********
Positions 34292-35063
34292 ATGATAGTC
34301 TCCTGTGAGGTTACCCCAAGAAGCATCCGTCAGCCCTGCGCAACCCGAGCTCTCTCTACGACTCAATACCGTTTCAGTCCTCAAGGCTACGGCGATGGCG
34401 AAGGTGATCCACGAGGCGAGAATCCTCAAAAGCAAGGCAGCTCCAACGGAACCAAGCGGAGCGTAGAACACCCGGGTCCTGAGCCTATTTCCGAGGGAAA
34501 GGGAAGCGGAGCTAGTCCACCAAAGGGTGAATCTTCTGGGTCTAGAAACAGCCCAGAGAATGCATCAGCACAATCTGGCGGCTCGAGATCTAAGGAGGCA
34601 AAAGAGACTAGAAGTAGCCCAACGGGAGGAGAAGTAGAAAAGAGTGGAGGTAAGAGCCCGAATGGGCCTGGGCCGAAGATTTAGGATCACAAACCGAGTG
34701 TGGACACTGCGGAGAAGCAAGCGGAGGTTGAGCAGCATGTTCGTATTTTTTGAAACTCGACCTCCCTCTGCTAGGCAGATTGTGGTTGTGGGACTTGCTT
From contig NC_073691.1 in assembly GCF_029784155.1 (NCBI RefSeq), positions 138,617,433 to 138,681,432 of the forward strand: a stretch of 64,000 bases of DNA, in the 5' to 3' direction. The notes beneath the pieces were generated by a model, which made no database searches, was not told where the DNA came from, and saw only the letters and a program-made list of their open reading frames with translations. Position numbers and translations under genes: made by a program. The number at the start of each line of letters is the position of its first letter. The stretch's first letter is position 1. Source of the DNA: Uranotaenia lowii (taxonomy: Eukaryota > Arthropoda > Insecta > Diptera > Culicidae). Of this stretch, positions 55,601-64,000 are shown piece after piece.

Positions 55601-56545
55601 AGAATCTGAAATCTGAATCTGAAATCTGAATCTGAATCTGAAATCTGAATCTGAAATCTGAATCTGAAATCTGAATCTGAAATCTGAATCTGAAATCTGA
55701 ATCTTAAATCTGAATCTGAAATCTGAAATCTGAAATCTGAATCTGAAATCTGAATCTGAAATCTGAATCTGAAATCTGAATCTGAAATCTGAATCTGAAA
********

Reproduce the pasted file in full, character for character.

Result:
Positions 34292-35063
34292 ATGATAGTC
34301 TCCTGTGAGGTTACCCCAAGAAGCATCCGTCAGCCCTGCGCAACCCGAGCTCTCTCTACGACTCAATACCGTTTCAGTCCTCAAGGCTACGGCGATGGCG
34401 AAGGTGATCCACGAGGCGAGAATCCTCAAAAGCAAGGCAGCTCCAACGGAACCAAGCGGAGCGTAGAACACCCGGGTCCTGAGCCTATTTCCGAGGGAAA
34501 GGGAAGCGGAGCTAGTCCACCAAAGGGTGAATCTTCTGGGTCTAGAAACAGCCCAGAGAATGCATCAGCACAATCTGGCGGCTCGAGATCTAAGGAGGCA
34601 AAAGAGACTAGAAGTAGCCCAACGGGAGGAGAAGTAGAAAAGAGTGGAGGTAAGAGCCCGAATGGGCCTGGGCCGAAGATTTAGGATCACAAACCGAGTG
34701 TGGACACTGCGGAGAAGCAAGCGGAGGTTGAGCAGCATGTTCGTATTTTTTGAAACTCGACCTCCCTCTGCTAGGCAGATTGTGGTTGTGGGACTTGCTT
From contig NC_073691.1 in assembly GCF_029784155.1 (NCBI RefSeq), positions 138,617,433 to 138,681,432 of the forward strand: a stretch of 64,000 bases of DNA, in the 5' to 3' direction. The notes beneath the pieces were generated by a model, which made no database searches, was not told where the DNA came from, and saw only the letters and a program-made list of their open reading frames with translations. Position numbers and translations under genes: made by a program. The number at the start of each line of letters is the position of its first letter. The stretch's first letter is position 1. Source of the DNA: Uranotaenia lowii (taxonomy: Eukaryota > Arthropoda > Insecta > Diptera > Culicidae). Of this stretch, positions 55,601-64,000 are shown piece after piece.

Positions 55601-56545
55601 AGAATCTGAAATCTGAATCTGAAATCTGAATCTGAATCTGAAATCTGAATCTGAAATCTGAATCTGAAATCTGAATCTGAAATCTGAATCTGAAATCTGA
55701 ATCTTAAATCTGAATCTGAAATCTGAAATCTGAAATCTGAATCTGAAATCTGAATCTGAAATCTGAATCTGAAATCTGAATCTGAAATCTGAATCTGAAA